Thorough Tank Cleaning? Help

Discussion in 'Freshwater Beginners' started by FishLoverEmma0, May 16, 2018.

  1. FishLoverEmma0

    FishLoverEmma0Valued MemberMember

    Okay, so yesterday i bought a new betta for my 10 gal, and my recent bettas have died of fin and body rot (only 2 of 3 died, i tried my best to help them, the other one has no signs of fin rot) and before i put him in to acclimate, i did a 75% water change, i stirred up the sand and cleaned some of the waste out, and i soaked the decorations in hot water. The water is fairly clear today. I was wondering how people thoroughly clean their tank, (clean the sand, clean tank sides, clean heater and filter) and i was wondering how to do this while enducing as little stress to the fish as possible. Right now i only have two betta containers to put the fish in (split it into active and less active fish, one betta and danio in one, loach, other betta, and pleco in the other.) I just would like a way to thoroughly clean the tank and enducing the least stress possible for future reference. No one seems to be too stressed about the cleaning last night :D (Yes i know my tank is a little over stocked, but i do a water change and sand cleanout every wednesday and saturday for this tank in particular)
  2. DuaneV

    DuaneVWell Known MemberMember

    I NEVER "thoroughly" clean my tanks unless Im breaking them down for storage. If your fish died of fin rot, thats probably a poor water quality issue. You need to have a cycled tank (beneficial bacteria in your filter) that convert ammonia to nitrites, nitrites to nitrates, then you have to do 20-50% water changes regularly (every week to few weeks) to keep nitrates low.

    To lower stress levels you need proper stocking and tanks. The fish you have listed (besides the bettas) either need to be in large tanks or large schools.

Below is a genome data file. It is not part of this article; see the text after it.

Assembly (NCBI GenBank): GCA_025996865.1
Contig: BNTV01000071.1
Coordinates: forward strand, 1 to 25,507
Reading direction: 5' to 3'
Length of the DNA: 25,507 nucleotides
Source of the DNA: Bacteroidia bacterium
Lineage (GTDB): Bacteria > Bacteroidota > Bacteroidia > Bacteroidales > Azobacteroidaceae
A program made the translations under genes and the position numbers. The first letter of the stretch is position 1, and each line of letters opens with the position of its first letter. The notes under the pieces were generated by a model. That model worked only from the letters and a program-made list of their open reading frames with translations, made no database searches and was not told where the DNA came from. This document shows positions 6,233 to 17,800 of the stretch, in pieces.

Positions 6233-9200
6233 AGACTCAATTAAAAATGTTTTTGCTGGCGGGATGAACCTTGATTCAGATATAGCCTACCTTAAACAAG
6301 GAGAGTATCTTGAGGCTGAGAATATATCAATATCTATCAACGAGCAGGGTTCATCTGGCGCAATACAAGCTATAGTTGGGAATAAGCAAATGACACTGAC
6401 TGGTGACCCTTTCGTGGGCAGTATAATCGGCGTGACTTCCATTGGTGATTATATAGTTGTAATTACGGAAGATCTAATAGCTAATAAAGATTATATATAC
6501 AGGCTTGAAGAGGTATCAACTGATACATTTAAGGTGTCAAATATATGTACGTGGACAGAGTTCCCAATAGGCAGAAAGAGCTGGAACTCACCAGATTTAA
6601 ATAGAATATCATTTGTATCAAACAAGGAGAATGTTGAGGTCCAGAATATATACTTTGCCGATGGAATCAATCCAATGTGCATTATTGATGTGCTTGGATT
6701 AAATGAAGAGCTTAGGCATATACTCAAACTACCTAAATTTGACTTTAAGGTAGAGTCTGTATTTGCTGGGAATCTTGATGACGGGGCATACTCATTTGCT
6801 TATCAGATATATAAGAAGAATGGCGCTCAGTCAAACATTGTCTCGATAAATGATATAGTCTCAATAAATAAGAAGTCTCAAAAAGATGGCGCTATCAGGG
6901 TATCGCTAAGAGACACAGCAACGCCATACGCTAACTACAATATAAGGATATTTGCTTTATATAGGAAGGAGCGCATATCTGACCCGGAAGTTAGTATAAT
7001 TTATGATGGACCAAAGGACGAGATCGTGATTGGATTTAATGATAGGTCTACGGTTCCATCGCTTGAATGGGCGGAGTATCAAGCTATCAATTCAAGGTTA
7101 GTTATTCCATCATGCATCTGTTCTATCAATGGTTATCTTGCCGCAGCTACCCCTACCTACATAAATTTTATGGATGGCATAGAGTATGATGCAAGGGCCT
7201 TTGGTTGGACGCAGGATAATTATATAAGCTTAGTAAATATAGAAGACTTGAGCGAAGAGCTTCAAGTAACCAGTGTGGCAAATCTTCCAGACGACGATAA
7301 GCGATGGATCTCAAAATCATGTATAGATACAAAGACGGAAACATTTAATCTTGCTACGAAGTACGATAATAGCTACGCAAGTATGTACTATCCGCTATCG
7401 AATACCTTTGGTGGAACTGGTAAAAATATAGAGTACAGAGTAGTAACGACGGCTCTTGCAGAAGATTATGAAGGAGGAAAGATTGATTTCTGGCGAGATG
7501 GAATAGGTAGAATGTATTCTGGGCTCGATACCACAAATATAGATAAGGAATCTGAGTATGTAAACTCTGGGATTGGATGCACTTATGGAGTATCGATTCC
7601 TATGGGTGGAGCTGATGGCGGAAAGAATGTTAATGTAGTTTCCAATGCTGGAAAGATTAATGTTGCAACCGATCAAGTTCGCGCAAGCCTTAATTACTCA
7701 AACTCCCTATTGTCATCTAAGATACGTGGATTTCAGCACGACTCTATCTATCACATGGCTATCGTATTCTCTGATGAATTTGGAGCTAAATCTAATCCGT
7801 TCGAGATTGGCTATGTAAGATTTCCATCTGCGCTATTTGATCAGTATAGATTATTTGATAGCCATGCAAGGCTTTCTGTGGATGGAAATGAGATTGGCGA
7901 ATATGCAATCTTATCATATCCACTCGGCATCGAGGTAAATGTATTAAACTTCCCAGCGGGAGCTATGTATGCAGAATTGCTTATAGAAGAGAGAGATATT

3. finnipper59

    finnipper59Well Known MemberMember

    Your doing already what you're supposed to do. To clean the heater, un plug it for 20 minutes before you take it out. Then take it out and just rub the heater under you tap with warm water and your hand. If there's any mineral crust, salt makes a good scouring powder the doesn't scratch any thing and rinces away completely. Don't ever use commercial sponges. The reason they are soft when you buy them without being moist is because they are treated with a chemical called a humectant that is toxic to fish. The best way to keep the slime off the inside of the aquarium glass is to use utility knife razor blades. Be careful not to scrape th silicone sealer in the corners. You can use regular glass cleaner and paper towels for the outside of the glass, just spray it on the paper towels instead of th glass so you don't accidentally get over spray in the tank. If I forgot how to clean anything else, just post it and someone will help you.

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